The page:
We learned this year that aye-ayes (above) and slow lorises like to drink alcohol. (David Haring)

U.S. presidential election years can feel like lost years for people who are interested in science. And the election-year summer Olympics only make it worse. Science doesn’t operate on four-year cycles — it just marches on, with discoveries, incremental advances, improved techniques, retractions, revisions, and an occasional scandal or "Eureka!" moment. But these days almost nobody is paying attention.

The only time science regularly gets worldwide notice is in October, when the Nobel Prizes are announced — the best week of the year. But that’s just a blip compared to the sustained and passionate attention people pay to presidential elections, this year more than ever.

Presidential candidates rarely talk about science. For the third election cycle in a row, major science organizations are urging the candidates, unsuccessfully, to have a debate about science policy. When candidates do talk about science, it’s often to question evolution, vaccines or climate change — questions science has thoroughly answered.

Now that the Olympics are over and there’s a relative lull in the campaigns, it’s a good time to talk about something else for a change. Here are some of our most interesting science, health and environment stories from this year that you might have missed in all the din. Please share your own favorites on Twitter with the hashtag #ICYMIScience (that first bit is for “in case you missed it”) or in the comments section below.

  • Two sick workers were evacuated from the Amundsen-Scott South Pole Station during the coldest, darkest, most dangerous time of the year.
  • Organs being shipped from one hospital to another for transplant are usually kept as cold as possible. But it looks like keeping the organs “alive” — warm and perfused with blood — may lead to better transplant success.
  • Black-footed ferrets were close to extinction — with a population of just 18 in 1987 — but they’ve made a great comeback thanks to captive breeding, reintroduction programs and protection for their main prey: prairie dogs. Prairie dogs are susceptible to a flea-borne plague, so now U.S. Fish & Wildlife is trying to protect them by using a drone to drop peanut-butter-flavored pellets containing plague vaccine. The prairie dogs eat the pellets, are protected from the plague, and serve as ferret fodder instead.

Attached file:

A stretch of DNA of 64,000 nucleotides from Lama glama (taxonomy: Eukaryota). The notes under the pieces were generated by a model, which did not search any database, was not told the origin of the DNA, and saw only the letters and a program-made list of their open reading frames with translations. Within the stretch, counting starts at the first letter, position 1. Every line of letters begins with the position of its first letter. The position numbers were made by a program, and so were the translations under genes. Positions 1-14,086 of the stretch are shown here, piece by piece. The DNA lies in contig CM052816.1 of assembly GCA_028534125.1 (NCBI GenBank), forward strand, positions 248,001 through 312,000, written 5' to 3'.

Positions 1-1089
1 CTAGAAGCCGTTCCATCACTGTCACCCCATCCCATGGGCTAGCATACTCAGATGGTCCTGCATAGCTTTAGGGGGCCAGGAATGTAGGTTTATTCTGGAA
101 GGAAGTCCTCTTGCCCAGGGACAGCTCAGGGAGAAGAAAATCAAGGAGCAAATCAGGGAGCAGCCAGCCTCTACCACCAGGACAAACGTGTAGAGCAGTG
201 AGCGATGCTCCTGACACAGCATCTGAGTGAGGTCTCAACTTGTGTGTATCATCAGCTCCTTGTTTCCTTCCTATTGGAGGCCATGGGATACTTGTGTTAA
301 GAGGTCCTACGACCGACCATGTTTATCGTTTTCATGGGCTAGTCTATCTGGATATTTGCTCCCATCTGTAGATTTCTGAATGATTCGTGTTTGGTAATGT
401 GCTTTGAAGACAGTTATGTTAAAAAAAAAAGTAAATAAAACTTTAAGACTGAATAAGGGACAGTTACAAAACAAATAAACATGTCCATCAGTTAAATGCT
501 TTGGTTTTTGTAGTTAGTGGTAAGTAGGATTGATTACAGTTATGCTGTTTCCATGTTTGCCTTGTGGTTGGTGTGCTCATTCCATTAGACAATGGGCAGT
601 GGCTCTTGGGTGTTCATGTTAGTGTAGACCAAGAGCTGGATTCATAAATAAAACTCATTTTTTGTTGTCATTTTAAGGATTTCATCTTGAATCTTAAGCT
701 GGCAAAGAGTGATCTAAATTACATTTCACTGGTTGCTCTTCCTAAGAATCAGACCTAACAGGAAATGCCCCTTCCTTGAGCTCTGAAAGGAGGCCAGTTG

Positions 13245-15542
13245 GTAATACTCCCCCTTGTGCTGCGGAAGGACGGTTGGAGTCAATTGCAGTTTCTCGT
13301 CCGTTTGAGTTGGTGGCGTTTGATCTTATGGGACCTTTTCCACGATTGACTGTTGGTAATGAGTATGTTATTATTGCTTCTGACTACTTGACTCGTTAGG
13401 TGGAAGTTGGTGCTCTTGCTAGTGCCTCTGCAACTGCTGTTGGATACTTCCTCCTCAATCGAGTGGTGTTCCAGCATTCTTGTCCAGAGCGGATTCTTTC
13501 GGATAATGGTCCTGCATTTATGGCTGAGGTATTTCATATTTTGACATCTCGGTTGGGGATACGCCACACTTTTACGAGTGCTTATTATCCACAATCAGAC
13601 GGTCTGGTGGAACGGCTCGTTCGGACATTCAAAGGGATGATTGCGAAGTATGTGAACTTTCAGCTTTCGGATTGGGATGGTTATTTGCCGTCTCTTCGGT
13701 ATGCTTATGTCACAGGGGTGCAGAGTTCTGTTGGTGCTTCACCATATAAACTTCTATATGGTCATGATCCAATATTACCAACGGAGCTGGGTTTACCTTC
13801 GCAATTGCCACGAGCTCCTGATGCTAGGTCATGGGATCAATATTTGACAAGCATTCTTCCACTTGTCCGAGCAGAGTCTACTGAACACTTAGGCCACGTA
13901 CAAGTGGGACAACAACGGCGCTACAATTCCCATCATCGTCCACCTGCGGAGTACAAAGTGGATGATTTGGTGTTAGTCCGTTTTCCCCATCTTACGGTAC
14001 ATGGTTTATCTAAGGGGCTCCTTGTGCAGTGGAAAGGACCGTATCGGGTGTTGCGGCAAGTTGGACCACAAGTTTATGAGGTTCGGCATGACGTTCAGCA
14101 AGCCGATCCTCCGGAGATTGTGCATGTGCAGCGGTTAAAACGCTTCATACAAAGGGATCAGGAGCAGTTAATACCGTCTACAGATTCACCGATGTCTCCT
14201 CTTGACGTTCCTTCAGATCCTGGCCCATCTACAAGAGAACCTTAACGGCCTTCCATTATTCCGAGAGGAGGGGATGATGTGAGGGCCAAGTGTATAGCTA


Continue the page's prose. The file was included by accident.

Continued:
• Scientists created a cell with the minimum number of genes necessary for life.
  • A lot of people are confused and concerned about genetically modified food. The National Academies of Sciences, Engineering, and Medicine — the people you go to when you need a big question answered — analyzed the data exhaustively and concluded that there is nothing inherently dangerous about GMOs.
  • Using a combination of improved imaging techniques, scientists doubled the number of distinct regions they can identify in the human brain. It’s part of an intensive recent effort to understand how the parts of the brain are interconnected, which could help diagnose neurological problems more precisely and potentially lead to new treatments.
  • Cancer doctors are criticizing pediatricians and family doctors for not encouraging their patients to get the human papillomavirus (HPV) vaccine. HPV causes several kinds of cancer, and the vaccine protects people from being infected. Because the virus is sexually transmitted, doctors who treat kids may be squeamish about discussing the life-saving vaccine — and cancer doctors say that’s a dereliction of duty.
  • July was the hottest month ever recorded on Earth.
  • Robots are being developed that will you follow you around and blast you with heating or air conditioning.
  • A luxury cruise ship is sailing through the once-impassable Northwest Passage.
  • Babies born with microcephaly from Zika virus infections are going to need intensive, life-long support. Child development specialists are trying to figure out how to help these kids and their families.
  • The teenage birth rate in the United States hit an all-time low.
  • Schools across the country have dangerous levels of lead in their drinking water. Their plumbing is old and water sits in pipes over the weekends and vacations, giving lead plenty of time to leach out.
  • Four billionaires are in a race to take people to outer space.
  • If you do go into space, the lack of gravity may distort the shape of your eye and harm your vision.
  • There may be a ninth planet lurking at the edge of our solar system.